Mandalas are enjoying a resurgence in popularity right now. They are found everywhere, both in home decor and in tattoos. Their appeal is obvious, there is something special about these detailed, geometric designs. They're not just pleasing to the eye, they are also very symbolic.
Here is some information on the history of the mandala, and its many hidden secrets.
Very ancient Buddhist origins
The word "mandala" is actually a Sanskrit word originally, it means "circle" or "disc-shaped object". The name suggests something mundane, but for Buddhists, Tantric Hindus, and Jainists, the mandala holds great significance. It is a symbolic object of devotion, representing the universe or an imaginary realm that adepts must contemplate while meditating.
In its simplest form, the mandala consists of a square with 4 doors, containing a circle in the middle. Each of its doors takes the shape of a "T", and more generally, the pattern is symmetrical and balanced. Still, some patterns are really complex, and some even feature Lord Vishnu or Buddha at its center.
Political and religious significance
Detailed geometric patterns are used by Buddhists to remind them of divinity and to aid them in meditation. During meditation, Buddhists focus on the most complex patterns, perceiving this as a revelation of the truth about the universe, and a symbol of our inner existence and our relationship to the world around us.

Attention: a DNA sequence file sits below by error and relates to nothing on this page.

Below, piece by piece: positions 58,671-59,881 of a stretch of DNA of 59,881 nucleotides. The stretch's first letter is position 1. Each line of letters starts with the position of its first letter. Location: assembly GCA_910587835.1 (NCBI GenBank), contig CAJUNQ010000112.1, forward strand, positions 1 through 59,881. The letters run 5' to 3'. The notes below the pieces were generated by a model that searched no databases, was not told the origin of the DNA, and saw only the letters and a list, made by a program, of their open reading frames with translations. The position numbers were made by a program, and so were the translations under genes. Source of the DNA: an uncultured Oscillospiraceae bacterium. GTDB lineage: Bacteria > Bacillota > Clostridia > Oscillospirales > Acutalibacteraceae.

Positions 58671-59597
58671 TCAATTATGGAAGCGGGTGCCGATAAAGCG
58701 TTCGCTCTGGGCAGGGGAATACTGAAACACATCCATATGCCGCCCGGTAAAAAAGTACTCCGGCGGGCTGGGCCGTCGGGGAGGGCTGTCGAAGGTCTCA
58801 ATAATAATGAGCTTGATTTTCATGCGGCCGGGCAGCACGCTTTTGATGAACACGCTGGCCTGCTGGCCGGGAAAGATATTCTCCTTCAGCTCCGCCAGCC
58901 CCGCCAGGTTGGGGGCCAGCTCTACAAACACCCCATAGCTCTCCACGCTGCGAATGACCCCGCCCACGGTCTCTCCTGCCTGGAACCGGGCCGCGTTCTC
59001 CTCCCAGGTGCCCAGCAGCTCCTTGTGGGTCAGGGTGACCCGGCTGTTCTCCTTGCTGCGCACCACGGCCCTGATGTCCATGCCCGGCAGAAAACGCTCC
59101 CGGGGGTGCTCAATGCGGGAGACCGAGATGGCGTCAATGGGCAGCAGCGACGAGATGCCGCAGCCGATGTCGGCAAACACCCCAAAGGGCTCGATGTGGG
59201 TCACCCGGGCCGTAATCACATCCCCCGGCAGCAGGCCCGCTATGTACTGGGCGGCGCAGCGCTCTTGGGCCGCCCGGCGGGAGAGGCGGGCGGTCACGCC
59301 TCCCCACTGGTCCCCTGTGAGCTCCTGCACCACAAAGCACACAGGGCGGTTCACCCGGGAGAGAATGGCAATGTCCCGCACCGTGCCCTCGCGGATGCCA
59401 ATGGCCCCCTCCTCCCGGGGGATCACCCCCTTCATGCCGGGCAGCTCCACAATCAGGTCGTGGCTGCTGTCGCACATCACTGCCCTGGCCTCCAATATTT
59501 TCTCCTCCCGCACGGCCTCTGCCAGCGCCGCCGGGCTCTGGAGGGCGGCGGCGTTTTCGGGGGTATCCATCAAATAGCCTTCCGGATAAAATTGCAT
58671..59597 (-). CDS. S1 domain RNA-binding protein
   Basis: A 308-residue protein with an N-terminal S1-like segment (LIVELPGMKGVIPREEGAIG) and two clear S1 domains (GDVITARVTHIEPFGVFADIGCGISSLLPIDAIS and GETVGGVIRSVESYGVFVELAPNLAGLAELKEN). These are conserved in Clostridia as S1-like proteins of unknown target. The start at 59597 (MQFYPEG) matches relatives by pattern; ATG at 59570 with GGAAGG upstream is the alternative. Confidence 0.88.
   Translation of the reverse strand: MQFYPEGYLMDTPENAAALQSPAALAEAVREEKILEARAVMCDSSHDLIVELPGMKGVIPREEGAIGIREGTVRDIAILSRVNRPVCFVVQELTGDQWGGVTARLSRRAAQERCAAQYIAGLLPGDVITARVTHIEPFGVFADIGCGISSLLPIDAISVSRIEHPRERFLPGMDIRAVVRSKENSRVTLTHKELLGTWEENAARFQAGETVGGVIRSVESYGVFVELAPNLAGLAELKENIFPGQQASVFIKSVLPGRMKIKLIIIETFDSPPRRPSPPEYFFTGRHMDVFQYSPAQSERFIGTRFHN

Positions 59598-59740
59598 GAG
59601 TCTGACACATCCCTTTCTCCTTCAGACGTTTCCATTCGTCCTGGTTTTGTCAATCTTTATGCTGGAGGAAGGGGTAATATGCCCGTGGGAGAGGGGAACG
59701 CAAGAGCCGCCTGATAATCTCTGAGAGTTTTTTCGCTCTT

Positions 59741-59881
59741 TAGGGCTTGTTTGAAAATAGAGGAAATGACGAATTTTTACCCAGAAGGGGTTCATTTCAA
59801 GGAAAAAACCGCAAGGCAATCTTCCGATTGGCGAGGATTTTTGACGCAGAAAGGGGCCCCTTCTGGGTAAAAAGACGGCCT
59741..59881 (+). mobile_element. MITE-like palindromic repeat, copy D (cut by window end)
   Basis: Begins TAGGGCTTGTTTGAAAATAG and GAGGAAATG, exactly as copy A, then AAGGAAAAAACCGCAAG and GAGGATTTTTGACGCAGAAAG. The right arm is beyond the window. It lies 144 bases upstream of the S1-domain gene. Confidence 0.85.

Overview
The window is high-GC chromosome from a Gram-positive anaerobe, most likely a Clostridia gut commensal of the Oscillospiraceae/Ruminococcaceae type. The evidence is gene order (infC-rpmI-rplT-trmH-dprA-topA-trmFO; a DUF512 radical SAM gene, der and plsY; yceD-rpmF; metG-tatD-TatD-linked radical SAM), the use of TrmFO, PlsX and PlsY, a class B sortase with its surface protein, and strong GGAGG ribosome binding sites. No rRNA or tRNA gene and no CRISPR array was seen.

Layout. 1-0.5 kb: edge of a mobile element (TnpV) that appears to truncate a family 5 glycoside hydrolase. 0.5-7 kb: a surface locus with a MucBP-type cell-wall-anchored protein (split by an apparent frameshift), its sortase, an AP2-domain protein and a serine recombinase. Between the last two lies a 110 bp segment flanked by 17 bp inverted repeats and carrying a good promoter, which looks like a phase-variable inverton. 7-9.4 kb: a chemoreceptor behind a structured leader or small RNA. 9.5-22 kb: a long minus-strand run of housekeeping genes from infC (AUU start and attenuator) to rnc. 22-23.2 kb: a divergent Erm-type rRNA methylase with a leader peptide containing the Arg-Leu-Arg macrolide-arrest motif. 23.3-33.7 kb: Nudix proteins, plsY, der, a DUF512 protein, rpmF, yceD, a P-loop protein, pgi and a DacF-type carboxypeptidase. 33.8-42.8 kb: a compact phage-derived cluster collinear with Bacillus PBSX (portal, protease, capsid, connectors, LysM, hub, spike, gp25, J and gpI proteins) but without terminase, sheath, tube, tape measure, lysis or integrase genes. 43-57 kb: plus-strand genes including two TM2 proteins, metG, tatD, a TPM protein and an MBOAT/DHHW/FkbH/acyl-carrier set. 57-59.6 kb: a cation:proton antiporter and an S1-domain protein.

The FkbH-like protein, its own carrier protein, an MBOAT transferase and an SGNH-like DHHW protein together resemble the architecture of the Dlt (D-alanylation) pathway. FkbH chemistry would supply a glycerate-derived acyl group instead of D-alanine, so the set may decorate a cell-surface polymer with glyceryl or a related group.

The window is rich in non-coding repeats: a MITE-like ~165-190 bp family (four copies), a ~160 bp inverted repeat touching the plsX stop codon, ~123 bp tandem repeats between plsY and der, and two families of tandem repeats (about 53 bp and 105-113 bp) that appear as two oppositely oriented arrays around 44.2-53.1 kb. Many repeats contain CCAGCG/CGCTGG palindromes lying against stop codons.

More surprisingly, the mandala has also been used to represent a political point of view. In Arthashâstra, a text dating from 400 to 200 BC, the author uses a Raja-mandala (or circle of states), to represent the political formations of the time.
For Buddhists, the mandala represents inner purity and enlightenment of the mind. It is seen as a place separate from the secular world, and is often understood as a representation of Nirvana. When they meditate on the mandala, Buddhists feel peace and clarity.
Some Buddhists also build mandalas in the sand, they believe that the positive energy spreads to the surrounding environment, and to people lucky enough to perceive them. There is a belief that mandala painting in sand was invented by Buddha himself, and therefore the process is sacred to the practice of Buddhism. The different motifs represent the different lessons of Buddha, and each motif is preceded by an opening ceremony, in which the sand is consecrated and the forces of good are invoked.
Mandalas in the Western World
Mandalas are often seen as a new symbol in Western culture, it would be the psychoanalyst Carl Jung who introduced it at the beginning of the 20th century, as a solution to explore the unconscious. Every morning he drew circular patterns on his notepad, which he found to be representative of his inner thoughts. Jung began to encourage his patients to do the same, and believed that the mandala was "the self, the whole of the personality which is normally harmonious. "(" My life ": Memories, dreams and thoughts: Carl Jung)
The mandala continues to be relevant in the modern world today, as a symbol of contemplation, calm and inner exploration. They are found all around us, in architecture, art, fashion, and furnishings, which shows how much people still care about their artistic side and their meaning. Forgotten Tribes offers a wide range of mandalas bed throws in their range, which can be used on the bed or sofa, or even as a wall hanging. It is a daily reminder that one must know how to appreciate thought, mediation and inner peace.